Historic buildings are not like modern buildings and they vary greatly from area to area and come in a diverse range of building fabrics, construction methods, styles, and level of heritage value. Traditionally constructed buildings, generally those built before 1914, are typically constructed of solid walls and permeable rendering materials such as lime mortars, allowing moisture to pass through the building. This moisture would then be driven out through drafts and the use of open fires. When looking at improving the thermal efficiency of your historic property below are three key pointers to think about before renovating your historic building;

 

Figure 1: Typical Edwardian terrace house in Cardiff (Zoopla, 2020)

 

 

  • Understanding – Before setting out, it’s important to understand how your building works before starting out on the project. Understanding its fabric and construction allowing for an improved understanding of what approach to take. Introducing less-intrusive insulation methods ensuring the your building is not harmed by any condensation risks.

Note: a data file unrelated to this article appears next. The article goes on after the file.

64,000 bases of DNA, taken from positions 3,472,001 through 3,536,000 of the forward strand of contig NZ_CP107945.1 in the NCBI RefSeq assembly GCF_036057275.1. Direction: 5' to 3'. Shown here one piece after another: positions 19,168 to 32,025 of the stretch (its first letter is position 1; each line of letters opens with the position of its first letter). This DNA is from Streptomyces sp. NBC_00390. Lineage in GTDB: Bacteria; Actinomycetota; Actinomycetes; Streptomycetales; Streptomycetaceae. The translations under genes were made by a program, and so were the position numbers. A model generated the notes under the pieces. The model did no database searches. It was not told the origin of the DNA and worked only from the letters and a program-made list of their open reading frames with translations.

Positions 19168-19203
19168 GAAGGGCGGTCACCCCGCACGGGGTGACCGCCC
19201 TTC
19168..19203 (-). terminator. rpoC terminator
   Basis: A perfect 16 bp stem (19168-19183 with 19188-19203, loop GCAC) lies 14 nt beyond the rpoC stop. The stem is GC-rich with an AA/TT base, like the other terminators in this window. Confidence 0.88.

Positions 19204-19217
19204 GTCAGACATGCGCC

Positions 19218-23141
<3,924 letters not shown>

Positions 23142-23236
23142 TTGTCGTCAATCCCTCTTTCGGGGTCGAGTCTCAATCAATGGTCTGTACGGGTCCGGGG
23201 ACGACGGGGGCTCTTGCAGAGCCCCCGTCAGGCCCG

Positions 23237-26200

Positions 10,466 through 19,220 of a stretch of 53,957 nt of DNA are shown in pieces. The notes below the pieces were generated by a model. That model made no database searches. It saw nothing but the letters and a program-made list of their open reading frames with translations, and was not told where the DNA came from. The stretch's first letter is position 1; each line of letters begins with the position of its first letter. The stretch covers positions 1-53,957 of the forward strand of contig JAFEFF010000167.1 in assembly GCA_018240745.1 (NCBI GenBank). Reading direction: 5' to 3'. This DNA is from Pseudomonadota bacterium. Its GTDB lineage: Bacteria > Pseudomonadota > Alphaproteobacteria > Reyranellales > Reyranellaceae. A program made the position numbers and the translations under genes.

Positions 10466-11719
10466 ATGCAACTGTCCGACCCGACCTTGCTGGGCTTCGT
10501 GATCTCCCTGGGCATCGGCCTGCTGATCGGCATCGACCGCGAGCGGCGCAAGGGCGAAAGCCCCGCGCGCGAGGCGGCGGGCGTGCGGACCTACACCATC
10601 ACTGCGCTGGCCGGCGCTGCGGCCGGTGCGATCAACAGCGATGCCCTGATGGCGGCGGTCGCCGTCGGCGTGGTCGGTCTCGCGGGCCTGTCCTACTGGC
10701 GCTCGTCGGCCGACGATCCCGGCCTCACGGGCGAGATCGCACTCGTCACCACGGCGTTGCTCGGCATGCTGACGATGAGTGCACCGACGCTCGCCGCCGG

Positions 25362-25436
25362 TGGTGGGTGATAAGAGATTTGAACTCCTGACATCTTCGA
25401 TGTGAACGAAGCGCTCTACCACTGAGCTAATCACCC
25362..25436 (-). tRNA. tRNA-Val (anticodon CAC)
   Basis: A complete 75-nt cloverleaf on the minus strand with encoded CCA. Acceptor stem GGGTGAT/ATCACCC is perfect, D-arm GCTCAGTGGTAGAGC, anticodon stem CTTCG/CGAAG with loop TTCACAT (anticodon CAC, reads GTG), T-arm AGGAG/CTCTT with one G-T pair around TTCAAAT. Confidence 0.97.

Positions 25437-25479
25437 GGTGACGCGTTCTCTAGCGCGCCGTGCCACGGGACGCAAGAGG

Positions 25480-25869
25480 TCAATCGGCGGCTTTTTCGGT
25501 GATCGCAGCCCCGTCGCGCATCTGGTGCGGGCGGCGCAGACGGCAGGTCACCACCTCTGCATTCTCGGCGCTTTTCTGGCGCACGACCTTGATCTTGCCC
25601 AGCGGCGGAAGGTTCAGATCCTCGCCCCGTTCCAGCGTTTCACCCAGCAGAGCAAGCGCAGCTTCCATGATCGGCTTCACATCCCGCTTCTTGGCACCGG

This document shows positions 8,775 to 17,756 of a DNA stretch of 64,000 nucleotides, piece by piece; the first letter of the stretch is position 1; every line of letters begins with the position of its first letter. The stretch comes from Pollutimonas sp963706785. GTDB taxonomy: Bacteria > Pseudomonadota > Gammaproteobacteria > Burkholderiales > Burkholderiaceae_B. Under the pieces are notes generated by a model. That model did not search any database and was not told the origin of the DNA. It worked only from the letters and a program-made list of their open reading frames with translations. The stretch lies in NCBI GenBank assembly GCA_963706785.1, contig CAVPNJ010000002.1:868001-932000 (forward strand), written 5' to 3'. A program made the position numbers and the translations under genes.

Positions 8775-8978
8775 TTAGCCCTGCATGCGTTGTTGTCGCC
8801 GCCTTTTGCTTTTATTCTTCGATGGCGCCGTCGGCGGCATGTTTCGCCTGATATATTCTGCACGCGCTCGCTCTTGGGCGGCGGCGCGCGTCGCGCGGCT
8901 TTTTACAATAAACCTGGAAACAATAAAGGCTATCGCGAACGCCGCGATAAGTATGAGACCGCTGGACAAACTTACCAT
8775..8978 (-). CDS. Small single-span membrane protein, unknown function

• Reversibility – A primary consideration should be ‘reversibility’ where possible or ‘sympathetic’ restoration when implementing any intervention on an older or traditional building. This essentially means using non’ destructive methods, and not changing or removing original fabric where possible, when interventions are implemented these must be able to be easily reversed or removed without causing any damage.

 

  • Permeability – Before carrying out any thermal upgrading to a historic building it is not only important to understand the likely effects on the significance but also on the performance and long-term health of its fabric. As the diagram shows below traditionally constructed buildings are characterised, and for the purposes of Part L defined, ‘by the widespread use of permeable materials which allow moisture within the building fabric to evaporate freely away’. This applies to the very fabric of the building, being that of solid brick or stone masonry external walls, earth buildings, infill panels in timber framed constructions, solid ground floors, plastering and rendering, internal and external decorative finishes.

 

Figure 2: Graphic of the differences in the movement of moisture in historic and modern buildings. (Historic England, 2017)

 

With that said, thermally upgrading your building may seem like a daunting task to undertake, but three are a wide range of products available to upgrade your home and simple low cost additions such as improving your roof and floor insulation and draft proofing can greatly improve the efficiency of your home. Additionally understanding how the building is occupied, adjusting behaviors and minimize energy demands through changing energy supplies and fuels or implementing renewable systems to reduce carbon emissions can be a viable option.

 

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Written by Ceris Fussell | Sustainability Consultant